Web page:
(repost from yesterday)
I am so excited about Halloween and autumn, this year. The seasonal bug has truly bitten. I’m seeing orange everywhere I look at the moment.
The start of the decorations are up around the house already and I am making plans. Not just for All Hallows Eve. No, that seems like a missed opportunity. We’re starting early.
Celebrating the season.
All the season.
The week running up to the 31st, the children are on half term break. Instructions have been issued to get all homework done. I’m already planning lots of crafting and fun cooking for that week, as well as maybe a trip or two. Continue reading
I love fresh produce in my kitchen. Even better when it has been harvested within the last hour, and only a fraction of a food mile on the clock. It’s one reason I push myself each year to grow my own, but I am doubly lucky. Our neighbours are amazing at growing fruit and veg, processing it into amazing food and they like to share. Their garden is so well set up. Puts me to shame.
This week, our neighbour wheeled her wheelbarrow around to see us. She had surplus garden produce to share. A couple of big punnets of cherry tomatoes, long cucumbers, mini courgettes, and types of tomatoes that I’ve only ever seen in the seed catalogues. I am truly lucky.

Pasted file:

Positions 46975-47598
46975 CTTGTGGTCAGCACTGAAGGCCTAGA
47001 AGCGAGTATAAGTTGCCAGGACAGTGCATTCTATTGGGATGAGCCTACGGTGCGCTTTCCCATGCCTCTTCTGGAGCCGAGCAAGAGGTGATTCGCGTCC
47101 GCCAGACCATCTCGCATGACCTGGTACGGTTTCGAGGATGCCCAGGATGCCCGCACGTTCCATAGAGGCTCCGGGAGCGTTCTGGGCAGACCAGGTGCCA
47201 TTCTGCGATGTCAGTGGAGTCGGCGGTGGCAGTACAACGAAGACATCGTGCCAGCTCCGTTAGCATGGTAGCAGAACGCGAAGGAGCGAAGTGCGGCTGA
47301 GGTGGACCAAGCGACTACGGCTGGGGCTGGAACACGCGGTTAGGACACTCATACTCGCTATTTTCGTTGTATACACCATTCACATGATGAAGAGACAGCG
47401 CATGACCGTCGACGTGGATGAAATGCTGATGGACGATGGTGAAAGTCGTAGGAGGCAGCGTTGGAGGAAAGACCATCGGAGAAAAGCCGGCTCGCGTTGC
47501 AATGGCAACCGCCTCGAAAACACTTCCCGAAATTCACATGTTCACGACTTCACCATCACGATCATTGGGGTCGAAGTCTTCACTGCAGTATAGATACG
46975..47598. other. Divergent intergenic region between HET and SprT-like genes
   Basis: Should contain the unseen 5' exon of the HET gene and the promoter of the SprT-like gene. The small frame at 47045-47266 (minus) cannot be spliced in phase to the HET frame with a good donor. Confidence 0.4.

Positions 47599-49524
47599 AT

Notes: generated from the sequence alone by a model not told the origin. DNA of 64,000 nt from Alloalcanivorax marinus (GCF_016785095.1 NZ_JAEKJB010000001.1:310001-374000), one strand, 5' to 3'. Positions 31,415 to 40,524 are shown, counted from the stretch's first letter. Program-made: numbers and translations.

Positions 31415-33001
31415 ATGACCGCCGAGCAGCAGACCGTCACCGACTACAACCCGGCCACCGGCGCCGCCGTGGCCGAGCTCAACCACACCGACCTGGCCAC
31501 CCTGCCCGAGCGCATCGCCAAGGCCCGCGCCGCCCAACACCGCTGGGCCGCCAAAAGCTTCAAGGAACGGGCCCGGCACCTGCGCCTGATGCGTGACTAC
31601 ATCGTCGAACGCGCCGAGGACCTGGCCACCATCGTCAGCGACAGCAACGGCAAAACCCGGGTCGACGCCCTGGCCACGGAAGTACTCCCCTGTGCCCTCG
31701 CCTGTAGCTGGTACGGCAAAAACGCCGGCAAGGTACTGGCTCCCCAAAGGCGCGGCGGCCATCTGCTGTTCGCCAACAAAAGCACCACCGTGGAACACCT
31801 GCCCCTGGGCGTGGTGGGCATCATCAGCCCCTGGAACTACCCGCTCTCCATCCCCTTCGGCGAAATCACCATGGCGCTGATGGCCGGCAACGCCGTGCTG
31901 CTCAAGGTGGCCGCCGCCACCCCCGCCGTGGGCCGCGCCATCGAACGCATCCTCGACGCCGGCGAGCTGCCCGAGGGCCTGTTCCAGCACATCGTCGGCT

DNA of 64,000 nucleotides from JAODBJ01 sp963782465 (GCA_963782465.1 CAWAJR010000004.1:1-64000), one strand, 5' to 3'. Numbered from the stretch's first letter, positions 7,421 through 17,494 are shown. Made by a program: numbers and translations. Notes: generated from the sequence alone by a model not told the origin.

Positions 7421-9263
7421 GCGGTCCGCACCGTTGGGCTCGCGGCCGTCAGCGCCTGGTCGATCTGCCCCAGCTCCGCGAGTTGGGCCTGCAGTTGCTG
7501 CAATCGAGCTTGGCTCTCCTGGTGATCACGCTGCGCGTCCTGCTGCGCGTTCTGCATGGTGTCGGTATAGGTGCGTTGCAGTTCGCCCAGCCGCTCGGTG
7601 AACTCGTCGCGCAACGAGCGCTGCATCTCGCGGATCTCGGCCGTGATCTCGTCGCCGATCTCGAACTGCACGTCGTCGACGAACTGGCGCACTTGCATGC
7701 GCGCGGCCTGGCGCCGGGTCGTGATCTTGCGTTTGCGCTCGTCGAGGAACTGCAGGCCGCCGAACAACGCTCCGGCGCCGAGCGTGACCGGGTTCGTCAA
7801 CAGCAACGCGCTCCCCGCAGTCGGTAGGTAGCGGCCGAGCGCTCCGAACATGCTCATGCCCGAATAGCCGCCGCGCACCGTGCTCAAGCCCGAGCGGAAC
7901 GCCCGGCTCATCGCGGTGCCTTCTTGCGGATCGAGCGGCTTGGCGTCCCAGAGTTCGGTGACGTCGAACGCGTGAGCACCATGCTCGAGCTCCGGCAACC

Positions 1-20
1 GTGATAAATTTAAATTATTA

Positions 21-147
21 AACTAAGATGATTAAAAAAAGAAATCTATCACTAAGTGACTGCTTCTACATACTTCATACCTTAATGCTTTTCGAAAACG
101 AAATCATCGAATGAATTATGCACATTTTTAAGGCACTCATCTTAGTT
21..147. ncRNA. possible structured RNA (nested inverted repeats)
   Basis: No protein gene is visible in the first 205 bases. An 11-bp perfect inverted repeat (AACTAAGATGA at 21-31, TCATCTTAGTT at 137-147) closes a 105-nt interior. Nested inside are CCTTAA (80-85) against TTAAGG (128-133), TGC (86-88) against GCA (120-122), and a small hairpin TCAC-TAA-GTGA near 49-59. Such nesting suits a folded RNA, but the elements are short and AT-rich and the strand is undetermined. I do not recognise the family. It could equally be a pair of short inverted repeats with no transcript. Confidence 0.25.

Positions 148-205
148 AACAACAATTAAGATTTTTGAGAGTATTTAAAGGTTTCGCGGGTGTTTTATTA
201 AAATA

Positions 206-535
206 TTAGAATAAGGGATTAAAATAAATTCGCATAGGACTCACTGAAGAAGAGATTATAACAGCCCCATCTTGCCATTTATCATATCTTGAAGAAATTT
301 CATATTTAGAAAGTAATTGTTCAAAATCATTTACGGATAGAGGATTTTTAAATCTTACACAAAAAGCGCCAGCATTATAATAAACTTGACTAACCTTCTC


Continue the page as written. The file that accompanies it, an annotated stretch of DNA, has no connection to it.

I was able to send her back with a spaghetti squash, but that was it. She had more than enough in her own garden. Including apples.
Everyone has enough apples around our way. The “Help yourselves to free apple” boxes have started to spring up along the lane. What is not given away, will end up as next year’s compost, so no waste. Continue reading
I weaved my way though the towering sunflower stalks, growing in the kitchen garden. Aiming for a flower, in the middle of the patch, to photograph. The others around it were beginning to fade. Petals twisting. Edges drying. This one sunflower bloomed later and was still looking good. Head not hanging down, as if inspecting its feet, like its fading companions. It’s nearing judgement day. Do I bring the sunflower seed heads in, to store for the birds over winter? Soon, I think.
I stepped carefully over spaghetti squashes, growing between the stalks. Mindful of their trailing stems. Not wishing to cut off their last gasps of nourishment. Easier now that the leaves have died back. A sign that the time has come round again to harvest the squashes.
I grab a few apples from a nearby tree to replenish the fruit bowl. A daily routine, now the hornets have gone, or maybe diverted elsewhere. Using my jumper as an improvised apron to hold the red, glistening apples. Continue reading